JAN 04, 2016 10:38 AM PST

Trees Can Help Cool the Environment

WRITTEN BY: Anthony Bouchard

The idea that trees are capable of cooling the air around us isn’t new, but there isn’t really enough research in the field to support or deny the theory entirely. Some studies have shown that trees can reduce temperature slightly, while others have been inconclusive.
 
It has also been very difficult to quantify exactly how much trees reduce surrounding air temperature, but estimates place heavily-forested parks at about 0.94º Celsius cooler than parks that are not so heavily-forested.
 
One of the ideas is that trees use a process known as evapotranspiration, which is when trees ultimately lose their water from their leaves through evaporation in high-heat conditions, and this process can, in turn, can cool down the surrounding air, as well as the trees themselves to prevent additional water loss that would occur without this process.
 

Evapotranspiration from trees may help reduce air temperatures.


Another idea is that wooded areas are typically cooler than non-wooded areas because when large collections of trees grow in one area, it reduces the amount of light that can hit the ground. It creates a natural ceiling that produces shade, and in turn, this reduces temperatures of surrounding surfaces, as well as the surrounding air.
 
As humans continue to cut down forests and reduce tree coverage to build new housing developments, malls, and other urban developments, we reduce the natural cooling effects of our planet and increase the amount of the Sun’s light rays that strike our planet’s surface, which could be one of the contributing factors to continued warmth of our planet.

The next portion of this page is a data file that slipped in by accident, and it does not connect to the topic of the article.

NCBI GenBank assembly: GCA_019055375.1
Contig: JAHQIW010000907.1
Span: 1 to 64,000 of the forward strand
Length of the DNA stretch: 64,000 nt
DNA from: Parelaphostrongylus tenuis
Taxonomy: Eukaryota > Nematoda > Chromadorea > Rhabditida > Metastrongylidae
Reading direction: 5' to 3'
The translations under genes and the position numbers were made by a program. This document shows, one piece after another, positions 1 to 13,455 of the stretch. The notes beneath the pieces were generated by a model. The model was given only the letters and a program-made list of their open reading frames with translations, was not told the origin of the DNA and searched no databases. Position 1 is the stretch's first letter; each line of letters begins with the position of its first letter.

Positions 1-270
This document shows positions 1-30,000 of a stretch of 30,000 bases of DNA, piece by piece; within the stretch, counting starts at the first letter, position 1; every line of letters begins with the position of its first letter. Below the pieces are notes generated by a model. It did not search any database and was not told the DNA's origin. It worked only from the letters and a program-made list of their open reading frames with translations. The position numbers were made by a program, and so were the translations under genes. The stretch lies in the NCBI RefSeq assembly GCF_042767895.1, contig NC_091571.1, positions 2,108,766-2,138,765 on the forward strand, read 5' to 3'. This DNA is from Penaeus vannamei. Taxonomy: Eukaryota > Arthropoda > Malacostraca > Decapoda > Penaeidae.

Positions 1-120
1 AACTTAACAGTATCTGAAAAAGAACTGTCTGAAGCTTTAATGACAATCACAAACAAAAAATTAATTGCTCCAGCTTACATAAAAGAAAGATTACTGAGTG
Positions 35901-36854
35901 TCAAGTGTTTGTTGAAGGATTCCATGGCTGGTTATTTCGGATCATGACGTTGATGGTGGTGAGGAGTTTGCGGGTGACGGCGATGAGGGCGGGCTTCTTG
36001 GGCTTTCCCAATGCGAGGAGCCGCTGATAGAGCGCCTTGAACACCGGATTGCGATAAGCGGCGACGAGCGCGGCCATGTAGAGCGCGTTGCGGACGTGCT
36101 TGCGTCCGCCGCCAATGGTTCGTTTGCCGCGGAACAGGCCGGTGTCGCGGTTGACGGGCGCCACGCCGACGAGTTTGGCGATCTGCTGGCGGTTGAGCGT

With the lack of dense tree coverage in urban areas, where many of our man-made surfaces, such as our roads, buildings, cars, and other hard surfaces are, these surfaces can either absorb or reflect light against other absorbent surfaces, which store heat and radiate it back into the air over time, which continues to warm the surrounding air and environment.
 
Having a lot of trees in a given area is good for not only cooling the air, but also producing oxygen. They convert carbon dioxide, which mammals exhale, into oxygen, which mammals need to breathe to survive.

Source: IFLScience

About the Author
  • Fascinated by scientific discoveries and media, Anthony found his way here at LabRoots, where he would be able to dabble in the two. Anthony is a technology junkie that has vast experience in computer systems and automobile mechanics, as opposite as those sound.
You May Also Like
OCT 01, 2021
Cell & Molecular Biology
Zebrafish Teach Us More About Predictions
OCT 01, 2021
Zebrafish Teach Us More About Predictions
We often use predictions about the future to help us make decisions. All organisms have to make choices every day, and t ...
OCT 08, 2021
Earth & The Environment
Evidence of human activity 400,000 years ago in Saudi Arabia
OCT 08, 2021
Evidence of human activity 400,000 years ago in Saudi Arabia
Incredible new evidence pushed back Asia's earliest contact with hominins
OCT 13, 2021
Plants & Animals
A New Approach to Detecting Fraudulent Food
OCT 13, 2021
A New Approach to Detecting Fraudulent Food
Food fraud is the act of deceiving someone about the food they are receiving, such as its quality or where it came from, ...
OCT 21, 2021
Earth & The Environment
Over 99%: The Scientific Consensus on Climate Change Confirmed, Again
OCT 21, 2021
Over 99%: The Scientific Consensus on Climate Change Confirmed, Again
The scientific consensus on human-caused climate change is overwhelming. A recent study published this week in Envi ...
NOV 06, 2021
Earth & The Environment
Agriculture Subsidies Should Prioritize Water Conservation
NOV 06, 2021
Agriculture Subsidies Should Prioritize Water Conservation
Demand for water has increased nearly eight fold over the past 100 years. Irrigation for agriculture is by far the most ...
NOV 30, 2021
Plants & Animals
Spent Hemp Biomass as Animal Feed
NOV 30, 2021
Spent Hemp Biomass as Animal Feed
As the demand for hemp increases, researchers are exploring the possibility of using hemp leaf byproducts to feed livest ...
Loading Comments...